submitted by Hugh Gilchrist on 30.01.2006
Indent Agents and Importers
From, Hugh Gilchrist.
Australians and Greeks. Vol I: The Early Years. p. 202.
From, Chapter XI
Subsection: The Shop-keeping phenomenon. New South Wales. 19th century to WWI.
"...From the Kythiran village of Mylopotamos came seven Andronikos brothers, of whom four built up a tea, coffee and chocolate business which, eighty years later, is still eminent in the beverage and confectionery field. Their interest in tea and coffee and in emigration is said to have been aroused by an uncle, Dr Karydis, a medical officer of the Suez Canal Company.
Nikolaos, the first to arrive (in 1897), acquired a shop in Tamworth, and in 1908 married Antigoni, a daughter of the Reverend Serafeim Phocas. He was followed by brothers Minas (Mick), who opened a cafe in West Maitland, Kosmas (Charles) and Emmanouil, who opened a shop in Tamworth.
In 1907 Charles and Emmanuel Andronicus opened a small shop at 127 York Street in Sydney. Charles visited Calcutta and Colombo and brought back chests of tea and coffee, and fish-frying oil and crockery and fancy goods. Emmanuel, armed with samples, travelled by train around New South Wales, seeking orders from Greek and other shop-keepers for tea, coffee, olive oil, sauces, crockery, cutlery and other items, advancing credit where appropriate.
As their business grew, Charles became a kind of unofficial arbitrator in disputes between up-country Greeks, and a mouth-piece for their grievances.
Ioannis, the youngest brother, after a month at Port Said with his uncle Dr Karydis, arrived in Sydney when he was 13 and lived with his brother Mick in West Maitland, where, for lack of English, he had difficulty in studying at school. When
Mick sold his cafe and moved to Sydney, Ioannis went to brother Nicholas in Tamworth, where he had a happy year at the local convent school.
Nicholas meanwhile had taken in as partner another brother, George, who had landed in Sydney in 1907.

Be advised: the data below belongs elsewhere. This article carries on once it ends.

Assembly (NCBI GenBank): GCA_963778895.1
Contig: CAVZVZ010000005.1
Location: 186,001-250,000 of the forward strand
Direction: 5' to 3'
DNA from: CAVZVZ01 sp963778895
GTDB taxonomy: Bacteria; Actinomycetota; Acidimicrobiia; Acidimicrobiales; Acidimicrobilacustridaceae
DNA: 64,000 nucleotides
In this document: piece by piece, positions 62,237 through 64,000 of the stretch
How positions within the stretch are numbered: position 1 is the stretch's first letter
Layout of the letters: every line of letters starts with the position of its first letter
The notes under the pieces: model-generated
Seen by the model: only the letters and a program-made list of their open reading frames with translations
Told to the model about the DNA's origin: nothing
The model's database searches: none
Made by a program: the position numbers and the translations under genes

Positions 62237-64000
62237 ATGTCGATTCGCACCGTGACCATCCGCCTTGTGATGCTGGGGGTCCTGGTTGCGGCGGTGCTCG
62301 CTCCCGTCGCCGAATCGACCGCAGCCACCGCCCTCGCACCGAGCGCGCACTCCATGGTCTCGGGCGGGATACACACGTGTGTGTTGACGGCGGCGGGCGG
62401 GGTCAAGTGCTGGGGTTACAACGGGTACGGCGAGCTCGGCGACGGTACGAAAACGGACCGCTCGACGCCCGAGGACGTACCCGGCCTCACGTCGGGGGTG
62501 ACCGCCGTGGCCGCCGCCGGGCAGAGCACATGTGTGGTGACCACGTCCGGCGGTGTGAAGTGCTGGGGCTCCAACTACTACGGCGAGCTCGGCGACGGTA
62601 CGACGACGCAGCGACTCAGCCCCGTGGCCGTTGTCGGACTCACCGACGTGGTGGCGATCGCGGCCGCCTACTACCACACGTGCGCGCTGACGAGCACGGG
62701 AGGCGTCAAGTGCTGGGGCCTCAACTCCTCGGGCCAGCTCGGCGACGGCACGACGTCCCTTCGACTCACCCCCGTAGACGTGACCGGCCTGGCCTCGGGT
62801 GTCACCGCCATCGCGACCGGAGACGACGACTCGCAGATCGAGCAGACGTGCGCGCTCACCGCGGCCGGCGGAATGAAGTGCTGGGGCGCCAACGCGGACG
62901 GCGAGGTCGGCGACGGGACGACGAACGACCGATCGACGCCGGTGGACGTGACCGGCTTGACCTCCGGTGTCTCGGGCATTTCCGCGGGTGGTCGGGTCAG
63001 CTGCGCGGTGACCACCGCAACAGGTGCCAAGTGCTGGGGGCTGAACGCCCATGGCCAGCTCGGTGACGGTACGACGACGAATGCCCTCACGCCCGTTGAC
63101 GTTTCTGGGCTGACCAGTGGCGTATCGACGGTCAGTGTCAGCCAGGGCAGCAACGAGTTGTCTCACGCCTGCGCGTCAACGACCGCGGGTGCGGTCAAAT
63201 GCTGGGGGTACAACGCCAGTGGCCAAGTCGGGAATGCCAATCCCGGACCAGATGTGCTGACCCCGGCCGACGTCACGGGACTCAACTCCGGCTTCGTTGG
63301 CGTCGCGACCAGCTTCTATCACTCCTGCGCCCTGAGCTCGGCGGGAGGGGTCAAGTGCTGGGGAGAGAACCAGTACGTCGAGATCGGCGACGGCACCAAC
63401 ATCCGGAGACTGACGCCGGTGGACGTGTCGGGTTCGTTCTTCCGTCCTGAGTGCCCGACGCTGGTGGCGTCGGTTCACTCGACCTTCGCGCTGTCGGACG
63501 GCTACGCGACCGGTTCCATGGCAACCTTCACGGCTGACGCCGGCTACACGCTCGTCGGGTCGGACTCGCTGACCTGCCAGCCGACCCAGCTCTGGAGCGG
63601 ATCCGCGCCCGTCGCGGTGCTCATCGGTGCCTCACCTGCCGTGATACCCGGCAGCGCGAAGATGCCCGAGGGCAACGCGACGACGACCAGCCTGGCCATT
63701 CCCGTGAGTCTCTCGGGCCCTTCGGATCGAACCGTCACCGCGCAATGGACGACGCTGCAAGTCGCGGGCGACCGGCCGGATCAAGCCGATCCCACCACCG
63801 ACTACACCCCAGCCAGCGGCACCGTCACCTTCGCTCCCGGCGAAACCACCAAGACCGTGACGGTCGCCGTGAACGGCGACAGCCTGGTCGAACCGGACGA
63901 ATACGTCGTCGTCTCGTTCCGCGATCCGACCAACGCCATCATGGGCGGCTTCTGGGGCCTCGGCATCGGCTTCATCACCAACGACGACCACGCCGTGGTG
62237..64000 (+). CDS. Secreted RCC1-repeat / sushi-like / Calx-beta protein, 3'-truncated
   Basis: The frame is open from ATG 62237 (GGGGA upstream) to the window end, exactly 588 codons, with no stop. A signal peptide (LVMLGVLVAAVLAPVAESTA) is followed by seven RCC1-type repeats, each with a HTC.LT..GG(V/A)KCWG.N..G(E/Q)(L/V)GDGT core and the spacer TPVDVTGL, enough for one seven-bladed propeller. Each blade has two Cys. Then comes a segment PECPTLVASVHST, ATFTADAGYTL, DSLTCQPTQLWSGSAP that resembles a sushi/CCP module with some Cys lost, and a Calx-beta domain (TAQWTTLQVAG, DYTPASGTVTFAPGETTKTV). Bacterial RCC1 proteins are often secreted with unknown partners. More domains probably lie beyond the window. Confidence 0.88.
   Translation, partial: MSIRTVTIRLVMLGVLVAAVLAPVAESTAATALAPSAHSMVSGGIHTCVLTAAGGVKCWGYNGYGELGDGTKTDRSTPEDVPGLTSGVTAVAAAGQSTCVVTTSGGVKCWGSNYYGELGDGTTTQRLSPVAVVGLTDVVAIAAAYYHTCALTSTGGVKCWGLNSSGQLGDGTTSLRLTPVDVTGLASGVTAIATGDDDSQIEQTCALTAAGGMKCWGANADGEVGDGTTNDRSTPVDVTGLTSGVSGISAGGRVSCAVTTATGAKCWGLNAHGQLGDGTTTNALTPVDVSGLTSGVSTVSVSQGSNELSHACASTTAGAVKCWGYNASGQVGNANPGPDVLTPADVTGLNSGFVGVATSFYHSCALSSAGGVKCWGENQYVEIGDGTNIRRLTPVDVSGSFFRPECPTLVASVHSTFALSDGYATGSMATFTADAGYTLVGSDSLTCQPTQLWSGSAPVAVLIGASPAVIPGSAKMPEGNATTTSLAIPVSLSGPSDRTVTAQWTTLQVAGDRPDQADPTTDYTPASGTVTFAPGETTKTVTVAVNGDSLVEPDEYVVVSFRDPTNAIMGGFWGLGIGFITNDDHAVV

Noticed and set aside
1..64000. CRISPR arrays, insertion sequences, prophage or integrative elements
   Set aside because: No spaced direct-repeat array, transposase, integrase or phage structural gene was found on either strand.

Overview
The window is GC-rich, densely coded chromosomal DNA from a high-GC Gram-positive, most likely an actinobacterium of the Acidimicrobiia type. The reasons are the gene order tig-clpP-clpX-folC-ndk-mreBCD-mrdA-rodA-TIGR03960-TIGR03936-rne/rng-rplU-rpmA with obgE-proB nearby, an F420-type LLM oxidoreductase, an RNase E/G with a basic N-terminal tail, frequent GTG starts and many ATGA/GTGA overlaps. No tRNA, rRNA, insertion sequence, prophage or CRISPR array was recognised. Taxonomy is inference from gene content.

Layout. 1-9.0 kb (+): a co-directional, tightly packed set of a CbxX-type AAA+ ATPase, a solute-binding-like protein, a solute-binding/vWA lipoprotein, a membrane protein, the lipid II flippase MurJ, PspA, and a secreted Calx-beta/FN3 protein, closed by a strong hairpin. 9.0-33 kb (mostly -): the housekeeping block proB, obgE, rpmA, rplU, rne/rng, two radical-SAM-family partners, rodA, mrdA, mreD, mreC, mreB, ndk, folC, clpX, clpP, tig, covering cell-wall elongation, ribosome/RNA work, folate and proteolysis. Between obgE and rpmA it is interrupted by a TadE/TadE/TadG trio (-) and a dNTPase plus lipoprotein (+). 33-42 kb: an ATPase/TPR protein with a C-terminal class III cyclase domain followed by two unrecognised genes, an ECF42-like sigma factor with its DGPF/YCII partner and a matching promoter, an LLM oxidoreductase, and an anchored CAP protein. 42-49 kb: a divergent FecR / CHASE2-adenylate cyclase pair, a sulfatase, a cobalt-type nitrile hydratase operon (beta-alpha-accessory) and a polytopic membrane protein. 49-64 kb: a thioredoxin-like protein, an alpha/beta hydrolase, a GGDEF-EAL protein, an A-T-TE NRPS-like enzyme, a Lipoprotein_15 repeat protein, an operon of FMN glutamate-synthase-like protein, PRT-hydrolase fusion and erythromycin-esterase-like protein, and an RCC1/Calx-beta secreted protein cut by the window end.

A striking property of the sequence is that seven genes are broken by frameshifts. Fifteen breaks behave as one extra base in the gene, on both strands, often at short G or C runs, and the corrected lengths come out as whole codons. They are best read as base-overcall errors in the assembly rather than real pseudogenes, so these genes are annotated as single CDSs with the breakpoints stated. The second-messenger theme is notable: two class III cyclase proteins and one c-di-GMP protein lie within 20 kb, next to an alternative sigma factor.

In 1910 Charles, Mick and Emmanuel, joined by John, moved Andronicus Brothers from York Street to 197 George Street, where three of them lived in rooms over the shop. Young John was instructed in the techniques of tea and coffee blending and of packing goods for dispatch.
Mick returned to Greece and in 1912 Nicholas and Antigoni settled in Sydney, where Nicholas managed the Marathon Cafe at 72 Oxford Street. George Andronicus then joined forces with a cousin, Georgios Potiris (who had come to Australia in 1902 and had worked at Barraba), and bought the large Apsley Hotel in Walcha, which they managed until 1919.
Now 19, John Andronicus helped Emmanuel with up-country sales, working the towns near the Queensland border. With his friends John and Antony Notaras he went fishing and shooting at weekends, and on one such excursion his rifle accidentally discharged. The bullet passed close to his heart but John Notaras got him onto a horse-cart and into Grafton, where Dr Page (later Sir Earle Page of the Country Party) operated on him and saved his life; and after three more operations in Sydney he recovered.
After early difficulties, and by prodigious efforts, Andronicus Brothers prospered and its partners played important parts in the Greek community.
Other Andronicus relatives also arrived in Australia before 1915, including Stylianos, who partnered his brother-in-law Panayiotis Kominos in shops in Lismore and Muswellbrook and in a cattle property, and Kharalambos, who had the Club Cafe in Toowoomba.
Another cousin, Mikhail Potiris, who, like his brother George had been persuaded by an Andronicus to leave Mylopotamos for Australia, worked with George Potiris in Barraba and later had a shop in Queanbeyan, but sold it in 1914 and eventually became the second Australian Greek to graduate in medicine".
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